Dan Mackie: So Much on Our Minds
On one of those pretty days when autumn simply glows, I saw a woman in her yard with a rake in one hand and a cell phone in the other. She was engaged in an energetic conversation, all the while trying to corral runaway leaves, one handed.
Based on her body language and volume, she seemed to be telling someone off, or scolding her husband, or foretelling the disaster of the Affordable Care Act. I couldn’t make out the words, but it was clear there was some grievance to be redressed, some justice to be meted out, some promises not kept.
Who knows what disappointments she’d endured, but whatever they were, and I cannot know whether they would require professional mediation, it was clear that they could not be resolved while raking. Something would have to give, and it was the leaves.
I think she looked up and saw me walking by, trying to eavesdrop and not be caught. Or she may have realized the futility of her situation: half-hearted, one-handed raking gets you nowhere. She let the rake drop and stepped into the garage, taking her conversation private.
Our little drama was over, and I would never know how it turned out, and whether she returned to raking. If there was domestic disharmony, maybe they later made up and raked together. If so, it might have been romantic: make-up raking is really something, with the firm tines, the soft blanket of leaves, the commingling of hues into a wild dance of color, exciting the senses.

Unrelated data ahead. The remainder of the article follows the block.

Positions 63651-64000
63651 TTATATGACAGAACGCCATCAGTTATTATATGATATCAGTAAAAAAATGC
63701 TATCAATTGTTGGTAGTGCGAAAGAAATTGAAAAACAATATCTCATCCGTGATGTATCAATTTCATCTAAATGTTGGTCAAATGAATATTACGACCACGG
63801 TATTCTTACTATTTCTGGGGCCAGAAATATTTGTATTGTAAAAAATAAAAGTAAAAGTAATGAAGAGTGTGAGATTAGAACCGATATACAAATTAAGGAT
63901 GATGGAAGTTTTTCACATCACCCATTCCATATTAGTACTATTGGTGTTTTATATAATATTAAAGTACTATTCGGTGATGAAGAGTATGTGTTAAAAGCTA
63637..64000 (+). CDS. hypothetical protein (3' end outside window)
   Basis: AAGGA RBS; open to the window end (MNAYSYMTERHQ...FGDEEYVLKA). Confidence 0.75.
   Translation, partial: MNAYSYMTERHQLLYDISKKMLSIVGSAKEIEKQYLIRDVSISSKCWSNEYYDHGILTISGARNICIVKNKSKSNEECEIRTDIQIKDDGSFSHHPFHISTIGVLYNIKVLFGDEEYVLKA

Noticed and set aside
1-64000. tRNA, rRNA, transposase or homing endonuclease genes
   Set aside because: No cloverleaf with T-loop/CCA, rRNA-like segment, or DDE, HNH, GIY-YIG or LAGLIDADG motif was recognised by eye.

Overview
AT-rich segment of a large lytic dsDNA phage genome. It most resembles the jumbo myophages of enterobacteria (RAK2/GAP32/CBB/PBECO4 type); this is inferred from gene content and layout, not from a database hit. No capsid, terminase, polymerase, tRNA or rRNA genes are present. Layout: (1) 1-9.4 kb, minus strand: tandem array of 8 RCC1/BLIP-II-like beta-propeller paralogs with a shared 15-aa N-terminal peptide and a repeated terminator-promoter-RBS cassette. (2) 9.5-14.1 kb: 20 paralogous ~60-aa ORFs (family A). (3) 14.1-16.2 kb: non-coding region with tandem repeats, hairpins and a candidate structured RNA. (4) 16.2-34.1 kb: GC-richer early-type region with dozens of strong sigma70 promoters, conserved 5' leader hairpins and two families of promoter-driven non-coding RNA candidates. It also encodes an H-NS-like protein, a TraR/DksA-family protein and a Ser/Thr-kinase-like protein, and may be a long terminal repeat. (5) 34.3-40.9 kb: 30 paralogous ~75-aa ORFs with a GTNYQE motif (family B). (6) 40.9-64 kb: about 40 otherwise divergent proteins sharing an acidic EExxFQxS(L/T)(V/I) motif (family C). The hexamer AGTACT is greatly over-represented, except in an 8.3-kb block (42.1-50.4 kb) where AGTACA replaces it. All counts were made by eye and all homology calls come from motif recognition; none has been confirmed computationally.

I walked off with another take-away. Multitasking while raking doesn’t work, I concluded, and a public service message popped into my head: Please Rake Responsibly.
There’s a whole chorus of public sentiment against multitasking, which seems to be the order of the day. That is, there is a whole chorus of public sentiment against multitasking by people of my age and those a little younger, because we can’t do it.
We grew up when people didn’t attempt so much. You might read a book and twirl your hair, do math homework and tap a pencil, or whistle while washing dishes, but that was as far as it went.
But now people are multitasking like a house afire. They chat on phones while scouting for bargains at the supermarket, choose badly, and later have to make dinner out of nothing more than beef jerky and kelp chips. I’ve seem young mothers walking babies in strollers and checking phone messages, as if infants can text. I am infamous in my own household for heating a pan, getting involved in something else, and scalding said pan into uselessness.
It’s not that I can’t do two things at once, it’s just that if I give my mind free rein, there might be a third thing and then a fourth, and I will be sitting down at the computer to check the batting average of one Don Buddin, a Red Sox shortstop from my youth. He hit .241 lifetime, by the way, and twice led the American League in errors, 1958 and 1959, but that isn’t mentioned in the online history of his hometown of Olanta, S.C., where he is given no more mention than legendary town pharmacists J. Fred Rush and Ozeda Floyd, although the pharmaceutical history of Olanta is perhaps a story for another day. You see where a mind can wander off to, even without a smartphone.
As I’m typing this, I’m half listening to the Antiques Roadshow program playing in the other room, checking occasionally on the workings of the woodstove and the Bosston Celtics score, and have just eaten a tangerine. I’m not, to be candid, entirely certain where this column began. And so I am going to check the stove to see if I’ve ruined another pan.
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